Professional translators will typically translate in a translation environment that links to translation memory (a database of translations that offers identical and similar translations as a reference) and offers integrated QA tools. Having your language service provider “parse” (read in) your “strings” or XML files directly will save you tedious copy-and-paste work to transfer the translatable text into Excel or other formats. Localization engineers who do this preparation work will also detect items such as variables and protect them from accidental overwriting. If strings are parsed with their identifiers, updates are quick and easy, because the translation memory software will tell you which strings have been updated or added.
Very often, several parties are involved in reviewing text and making changes (e.g., a local marketing office). Integrate everyone into the process. Ideally, comments from a local reviewer can be made in an environment that is intuitive to use, but also captures review changes in the translation memory. Otherwise, you need to enter the changes again and again in future updates.
If your localization provider has a trained technical team, you can outsource the full process (i.e you send them the complete environment for compiling the app and they send back the localized app, ready for release). This is only feasible if your confidentiality rules allow the code to be sent to an external party. Even if it is allowed, you will still want to take some time to determine the most efficient process. For example, weighing the startup time and effort needed by your language service provider against the efficiency gain of saving on “back and forth” between the linguists and your developers when implementing bug fixes. Find a language service provider who can partner with you and will explain the pros and cons to you transparently.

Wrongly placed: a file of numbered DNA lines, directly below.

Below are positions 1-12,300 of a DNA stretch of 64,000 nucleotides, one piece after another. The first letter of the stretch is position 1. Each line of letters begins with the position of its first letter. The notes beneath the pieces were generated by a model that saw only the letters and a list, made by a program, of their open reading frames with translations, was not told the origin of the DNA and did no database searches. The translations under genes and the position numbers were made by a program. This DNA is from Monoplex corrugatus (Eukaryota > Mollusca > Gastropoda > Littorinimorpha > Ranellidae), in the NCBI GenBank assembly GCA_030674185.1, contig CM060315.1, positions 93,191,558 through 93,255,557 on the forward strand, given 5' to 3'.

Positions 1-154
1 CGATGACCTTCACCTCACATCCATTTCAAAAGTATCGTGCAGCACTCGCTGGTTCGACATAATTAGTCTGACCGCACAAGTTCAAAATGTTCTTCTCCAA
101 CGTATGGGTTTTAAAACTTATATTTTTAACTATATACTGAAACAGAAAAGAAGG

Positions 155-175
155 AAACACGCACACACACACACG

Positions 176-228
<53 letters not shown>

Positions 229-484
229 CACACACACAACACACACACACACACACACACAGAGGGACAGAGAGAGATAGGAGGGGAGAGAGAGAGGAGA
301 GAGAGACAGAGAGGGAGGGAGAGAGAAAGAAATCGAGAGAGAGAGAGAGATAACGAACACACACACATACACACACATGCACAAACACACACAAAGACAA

While your QA team probably uses a structured testing approach using documented test cases and a central bug-tracking database, it is smart to integrate testing into your localization process as well. At a minimum, you should have your app tested by native speakers to eliminate the risk of untranslated text, text in the wrong place, out-of-context translations, or truncations that may not be visible to non-native speakers. If you involve your language service provider in testing, you add valuable linguistic insight to the translation process.
In order to ensure that your testing process is consistent and meets your criteria, you should document the localization test or ask your language service provider to suggest a localization test plan for you to sign off. There are a range of different approaches as far as test coverage is concerned, ranging from the 20/80 rule to full coverage of every single text item that the software contains.
If your testing effort results in more than a few issues, it will be helpful to use a bug-tracking system where both you and your language service provider log in and share the bugs found during testing.
There are many variables to mobile software localization, but you can get ahead of the process by thinking about it early in the development process. It is also highly beneficial to partner with a language service provider who can bring their linguistic and technical experience to your project, and do so in a flexible way to find a process that is most efficient for your needs.